A lot has happened since Aesop Rock released his last album, None Shall Pass: NYC-based indie rap label DefJux went into indefinite hiatus (Aes went to Minnesota-based Rhymesayers for this release), his best friend Camu Tao succumbed to lung cancer, five years have passed, and Aes now appears in public with a hobo beard, appearing as a survivor of the apocalyptic tale he’s put together for Skelethon. Knowing he was taking a long time bringing this album to life, he even forwent the use of long-time producer Blockhead and put his latest album together on his own terms. Welcome back, Aesop.
Skelethon is end-to-end, back-to-front Aesop Rock. Aes has had a hand in producing forever, but skipping out on Blockhead’s samples leaves him to assemble a score of dark, complex storms that highlight the album’s grim mood (one that would make Cage feel right at home). With all due respect to Blockhead, I don’t know why Aes waited so long. Aesop’s discs have always been murky and pessimistic, but like DefJux founder El-P, it seems like he’s had a ton of fun with the theme. Opener “Leisureforce” is a cool, motivated assault while the purring bass of the ambulatory “Zero Dark Thirty” rings like the distant sequel of None Shall Pass’s zombie-themed “Coffee”. “Cycles to Gehenna” could line a Mad Max film and “Gopher Guts” could be sobering end boss music.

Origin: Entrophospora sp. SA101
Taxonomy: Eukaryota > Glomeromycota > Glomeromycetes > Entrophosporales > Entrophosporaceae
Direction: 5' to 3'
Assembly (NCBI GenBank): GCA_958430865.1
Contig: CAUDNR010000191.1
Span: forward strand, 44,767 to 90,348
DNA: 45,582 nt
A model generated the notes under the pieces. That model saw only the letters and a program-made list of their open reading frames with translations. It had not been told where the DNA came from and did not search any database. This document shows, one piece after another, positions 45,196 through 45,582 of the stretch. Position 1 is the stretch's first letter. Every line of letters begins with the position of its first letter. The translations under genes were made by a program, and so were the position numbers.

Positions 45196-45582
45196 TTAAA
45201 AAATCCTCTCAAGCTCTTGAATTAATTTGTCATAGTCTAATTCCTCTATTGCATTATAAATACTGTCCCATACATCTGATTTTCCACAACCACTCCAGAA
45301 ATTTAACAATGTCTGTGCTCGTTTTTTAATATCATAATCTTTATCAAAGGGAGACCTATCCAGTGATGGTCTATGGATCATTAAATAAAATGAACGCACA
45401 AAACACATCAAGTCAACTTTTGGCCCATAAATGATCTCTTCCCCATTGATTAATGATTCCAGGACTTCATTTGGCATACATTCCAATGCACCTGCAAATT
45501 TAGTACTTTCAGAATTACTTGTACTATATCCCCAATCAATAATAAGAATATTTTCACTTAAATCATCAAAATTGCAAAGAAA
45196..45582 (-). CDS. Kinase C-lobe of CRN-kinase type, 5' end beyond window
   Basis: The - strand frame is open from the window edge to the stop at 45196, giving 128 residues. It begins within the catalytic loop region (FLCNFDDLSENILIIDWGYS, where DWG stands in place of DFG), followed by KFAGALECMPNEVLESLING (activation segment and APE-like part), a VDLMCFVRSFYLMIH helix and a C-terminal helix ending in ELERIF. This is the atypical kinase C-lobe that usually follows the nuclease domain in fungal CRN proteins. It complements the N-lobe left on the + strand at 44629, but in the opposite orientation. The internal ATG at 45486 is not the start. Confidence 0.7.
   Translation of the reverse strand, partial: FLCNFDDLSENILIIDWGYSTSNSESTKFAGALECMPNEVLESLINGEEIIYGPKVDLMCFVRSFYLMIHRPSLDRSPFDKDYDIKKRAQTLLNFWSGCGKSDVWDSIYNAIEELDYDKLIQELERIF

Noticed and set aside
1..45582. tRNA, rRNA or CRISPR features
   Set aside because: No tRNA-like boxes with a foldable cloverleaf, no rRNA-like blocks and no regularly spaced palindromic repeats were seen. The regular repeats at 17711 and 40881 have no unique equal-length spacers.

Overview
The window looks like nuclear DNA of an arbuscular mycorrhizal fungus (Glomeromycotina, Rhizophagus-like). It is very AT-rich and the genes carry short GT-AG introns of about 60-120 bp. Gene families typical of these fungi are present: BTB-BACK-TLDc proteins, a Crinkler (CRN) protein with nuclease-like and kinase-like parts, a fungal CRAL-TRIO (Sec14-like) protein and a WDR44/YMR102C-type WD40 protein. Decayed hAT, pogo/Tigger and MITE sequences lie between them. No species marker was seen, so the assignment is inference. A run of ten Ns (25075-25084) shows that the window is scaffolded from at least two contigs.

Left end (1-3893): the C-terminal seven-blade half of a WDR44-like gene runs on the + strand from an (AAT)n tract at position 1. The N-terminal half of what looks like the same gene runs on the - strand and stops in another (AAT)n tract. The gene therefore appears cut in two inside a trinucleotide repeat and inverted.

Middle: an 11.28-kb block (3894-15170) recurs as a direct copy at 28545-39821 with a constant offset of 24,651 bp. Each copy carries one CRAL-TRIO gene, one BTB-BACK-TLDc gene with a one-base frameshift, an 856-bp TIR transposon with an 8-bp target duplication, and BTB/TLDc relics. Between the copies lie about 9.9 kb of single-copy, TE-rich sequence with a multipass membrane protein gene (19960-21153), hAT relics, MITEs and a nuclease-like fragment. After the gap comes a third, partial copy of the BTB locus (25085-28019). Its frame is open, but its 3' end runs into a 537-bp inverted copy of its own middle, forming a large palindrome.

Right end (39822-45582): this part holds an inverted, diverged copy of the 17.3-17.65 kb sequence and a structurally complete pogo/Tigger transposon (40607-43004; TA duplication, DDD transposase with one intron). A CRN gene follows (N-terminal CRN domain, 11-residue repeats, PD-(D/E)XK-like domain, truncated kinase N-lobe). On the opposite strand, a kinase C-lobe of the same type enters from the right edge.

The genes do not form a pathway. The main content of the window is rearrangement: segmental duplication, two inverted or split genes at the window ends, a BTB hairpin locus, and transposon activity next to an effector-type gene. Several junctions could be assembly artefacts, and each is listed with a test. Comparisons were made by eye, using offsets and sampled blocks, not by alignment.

From Beck-like arrangements of fuzzy instruments to “Fryerstarter”‘s tubular bells, Aesop cracks an ambitious tool chest of instrumentation wide open. The songs are less paper mache tapestries like his previous works and more like sonic pipe bombs with compositions that make Kanye’s latest beats look elementary. In fine tradition, Aesop’s lyrics make as much sense as ever, which is to say very little, but host an interesting narrative if you pay close enough attention. I can see how people wouldn’t dig his well-oiled monotone flow, but that’s part of the ‘Rock appeal. The Moldy Peaches’ Kimya Dawson pops on a few tracks as a pleasant speak-singing distraction that provides some of the album’s little “comic” relief, which brings me to my one big complaint about the disc: it’s simply not as goofy as None Shall Pass or Bazooka Tooth. Aesop is the Dark Knight here. He isn’t up for a good time, he’s here to paint brusque soundscapes, ones that haphazardly bury his lyrics at times.
Still, I would’ve settled for half the album that Skelethon became, and yet here we are.